[3.] The 31st Annual Basketball Benefit Night was held at the W.H.S. Gym on Dec. 22. with both Alumni teams, coached by Edgar 0. Savage ’65, winning over the Varsity and JVs. W.H.S. Athletic Director Robert J. Dodge, in his last season as Head Basketball Coach, arranged for the officials (admission prices were: $1 for adults, 50c for high and junior-high students, free for age 12 and under). The Assn. also sold a 16-page Souvenir Program at the games. The Program, containing photos and basketball data pertaining to H.A. & H.S. and W.H.S., was dedicated to four Academy Varsity Basketball Captains who have met untimely deaths. The Alumni Assn. seal, recently designed by Hampton artist Shirley H. Batchelder, made its first “public(ation)” appearance on the cover of the Program. Although the Program was not a financial success, its publishing cost — as well as the cost of Alumni Assn. ballpoint pens distributed with the programs — is considered part of the production expense of this 65th Anniversary Booklet. The names of advertisers and patrons of this Booklet were listed in the Program.

[4.] The 65th Anniversary Historic Booklet: It was thought that such a venture might be appropriate at this time (before more Assn. records turned up “missing”). Hopefully, revenue from advertisers, patrons’ listings and post-publication sales will offset the entire cost of the Booklet. (As a direct result of soliciting for patrons’ ads, the Assn. realized the sale of 14 Life Memberships and annual memberships for over 20 other members.)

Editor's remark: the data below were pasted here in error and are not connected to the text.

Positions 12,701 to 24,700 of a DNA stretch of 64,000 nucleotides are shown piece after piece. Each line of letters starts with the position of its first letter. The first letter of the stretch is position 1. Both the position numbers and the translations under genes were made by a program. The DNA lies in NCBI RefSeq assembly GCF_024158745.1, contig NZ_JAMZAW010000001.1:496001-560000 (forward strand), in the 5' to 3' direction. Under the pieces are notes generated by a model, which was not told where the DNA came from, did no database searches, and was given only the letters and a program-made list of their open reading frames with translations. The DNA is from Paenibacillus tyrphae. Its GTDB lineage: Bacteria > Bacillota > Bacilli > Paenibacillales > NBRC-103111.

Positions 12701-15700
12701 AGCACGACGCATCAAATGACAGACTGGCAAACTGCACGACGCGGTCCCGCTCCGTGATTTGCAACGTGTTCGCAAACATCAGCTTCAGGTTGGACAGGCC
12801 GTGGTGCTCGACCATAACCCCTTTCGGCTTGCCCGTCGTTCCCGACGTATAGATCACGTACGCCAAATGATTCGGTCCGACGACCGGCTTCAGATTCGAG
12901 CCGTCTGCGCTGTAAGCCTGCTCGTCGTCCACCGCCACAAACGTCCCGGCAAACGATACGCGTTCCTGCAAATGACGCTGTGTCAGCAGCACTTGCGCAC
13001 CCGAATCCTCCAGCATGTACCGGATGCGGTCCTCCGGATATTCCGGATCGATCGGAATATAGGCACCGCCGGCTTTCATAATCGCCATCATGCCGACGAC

[5.] As voted at the 1971 meeting, $100 was turned over to the Winnacunnet High Scholarship Foundation, Inc. The officers asked the W.S.F. to award the grant to a graduating Senior who is the legal child of a graduate of either H.A. & H.S. or W.H.S., and who otherwise meets the Foundation’s criteria of college (or other institution of higher learning) acceptance, scholarship ability and financial need. If none qualifies, the grant will go to a Senior who expects to pursue a career in secondary education after college graduation. A “Memorandum of Understanding,” dated April 3, 1972, was accepted by W.S.F. The memo outlines the provisions of the “Alumni Association Scholarship.” The Assn.’s membership will be asked in June to ratify the memo and give the officers of the Assn. the authority to set the amount of its donation each year — depending on the resources available at the time.

[6.] The three Alumni Medals (plus dictionary gift) will be presented in June at the Awards Assembly at the school. The Scholarship will probably be awarded at the same time.

[7.] The 66th Annual Reunion Banquet will be held in mid-June. Already, the 50th (1922) and 45th (1927) Special Reunion Classes have expressed a desire to hold their reunions in conjunction with the Assn.’s meeting.